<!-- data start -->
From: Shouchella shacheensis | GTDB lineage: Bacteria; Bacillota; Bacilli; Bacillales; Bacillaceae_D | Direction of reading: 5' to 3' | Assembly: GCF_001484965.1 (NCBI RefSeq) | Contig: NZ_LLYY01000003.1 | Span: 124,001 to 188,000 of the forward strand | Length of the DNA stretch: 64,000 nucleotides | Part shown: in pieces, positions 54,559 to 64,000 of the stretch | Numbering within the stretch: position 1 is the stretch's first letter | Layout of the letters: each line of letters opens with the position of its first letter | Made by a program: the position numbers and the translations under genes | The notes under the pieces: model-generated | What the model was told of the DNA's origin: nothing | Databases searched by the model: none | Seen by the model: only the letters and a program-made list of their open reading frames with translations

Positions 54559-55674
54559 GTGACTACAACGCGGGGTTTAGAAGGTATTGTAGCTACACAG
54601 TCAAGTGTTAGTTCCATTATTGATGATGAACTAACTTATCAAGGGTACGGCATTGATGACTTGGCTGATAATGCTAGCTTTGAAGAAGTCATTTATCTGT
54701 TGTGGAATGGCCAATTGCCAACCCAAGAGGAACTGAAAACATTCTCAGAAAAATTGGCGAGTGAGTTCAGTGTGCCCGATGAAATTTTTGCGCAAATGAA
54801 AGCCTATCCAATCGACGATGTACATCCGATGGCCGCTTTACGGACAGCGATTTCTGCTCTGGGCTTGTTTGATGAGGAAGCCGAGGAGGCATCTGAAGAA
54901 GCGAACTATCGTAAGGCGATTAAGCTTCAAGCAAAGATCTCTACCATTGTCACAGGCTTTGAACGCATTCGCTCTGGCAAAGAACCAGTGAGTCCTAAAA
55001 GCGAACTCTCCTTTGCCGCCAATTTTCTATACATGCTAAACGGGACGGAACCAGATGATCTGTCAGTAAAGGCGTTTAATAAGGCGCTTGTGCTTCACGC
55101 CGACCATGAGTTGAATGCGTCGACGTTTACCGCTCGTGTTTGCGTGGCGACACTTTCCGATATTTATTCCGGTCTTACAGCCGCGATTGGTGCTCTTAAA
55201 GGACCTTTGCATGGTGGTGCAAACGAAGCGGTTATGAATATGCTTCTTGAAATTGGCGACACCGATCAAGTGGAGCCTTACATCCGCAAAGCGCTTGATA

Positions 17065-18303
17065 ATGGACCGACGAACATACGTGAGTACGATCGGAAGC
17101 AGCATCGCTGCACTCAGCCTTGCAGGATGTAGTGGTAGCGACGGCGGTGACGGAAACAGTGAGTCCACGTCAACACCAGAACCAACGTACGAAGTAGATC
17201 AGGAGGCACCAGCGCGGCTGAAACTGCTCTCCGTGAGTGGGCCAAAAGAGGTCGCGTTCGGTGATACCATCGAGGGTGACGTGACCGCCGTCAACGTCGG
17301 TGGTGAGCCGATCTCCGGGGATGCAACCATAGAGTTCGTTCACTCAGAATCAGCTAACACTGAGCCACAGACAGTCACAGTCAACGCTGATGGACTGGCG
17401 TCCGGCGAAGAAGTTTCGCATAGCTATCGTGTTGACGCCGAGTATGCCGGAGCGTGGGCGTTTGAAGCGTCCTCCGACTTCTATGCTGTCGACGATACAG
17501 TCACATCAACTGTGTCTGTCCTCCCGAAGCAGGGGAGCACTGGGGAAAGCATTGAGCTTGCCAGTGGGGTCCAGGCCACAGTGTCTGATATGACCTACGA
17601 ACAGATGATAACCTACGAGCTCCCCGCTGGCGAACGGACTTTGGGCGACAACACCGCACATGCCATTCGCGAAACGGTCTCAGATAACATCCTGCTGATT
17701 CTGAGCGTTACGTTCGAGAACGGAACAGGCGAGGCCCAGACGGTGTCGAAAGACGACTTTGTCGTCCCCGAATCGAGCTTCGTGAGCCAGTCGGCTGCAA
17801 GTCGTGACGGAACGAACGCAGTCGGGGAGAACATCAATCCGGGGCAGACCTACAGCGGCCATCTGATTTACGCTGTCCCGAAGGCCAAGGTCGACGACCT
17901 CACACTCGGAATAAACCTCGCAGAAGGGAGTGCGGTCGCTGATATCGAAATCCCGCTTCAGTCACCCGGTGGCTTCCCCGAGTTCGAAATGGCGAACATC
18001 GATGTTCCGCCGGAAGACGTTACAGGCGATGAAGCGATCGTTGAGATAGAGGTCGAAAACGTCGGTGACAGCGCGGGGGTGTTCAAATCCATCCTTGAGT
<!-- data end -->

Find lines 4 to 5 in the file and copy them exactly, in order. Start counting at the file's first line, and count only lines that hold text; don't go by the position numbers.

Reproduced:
54601 TCAAGTGTTAGTTCCATTATTGATGATGAACTAACTTATCAAGGGTACGGCATTGATGACTTGGCTGATAATGCTAGCTTTGAAGAAGTCATTTATCTGT
54701 TGTGGAATGGCCAATTGCCAACCCAAGAGGAACTGAAAACATTCTCAGAAAAATTGGCGAGTGAGTTCAGTGTGCCCGATGAAATTTTTGCGCAAATGAA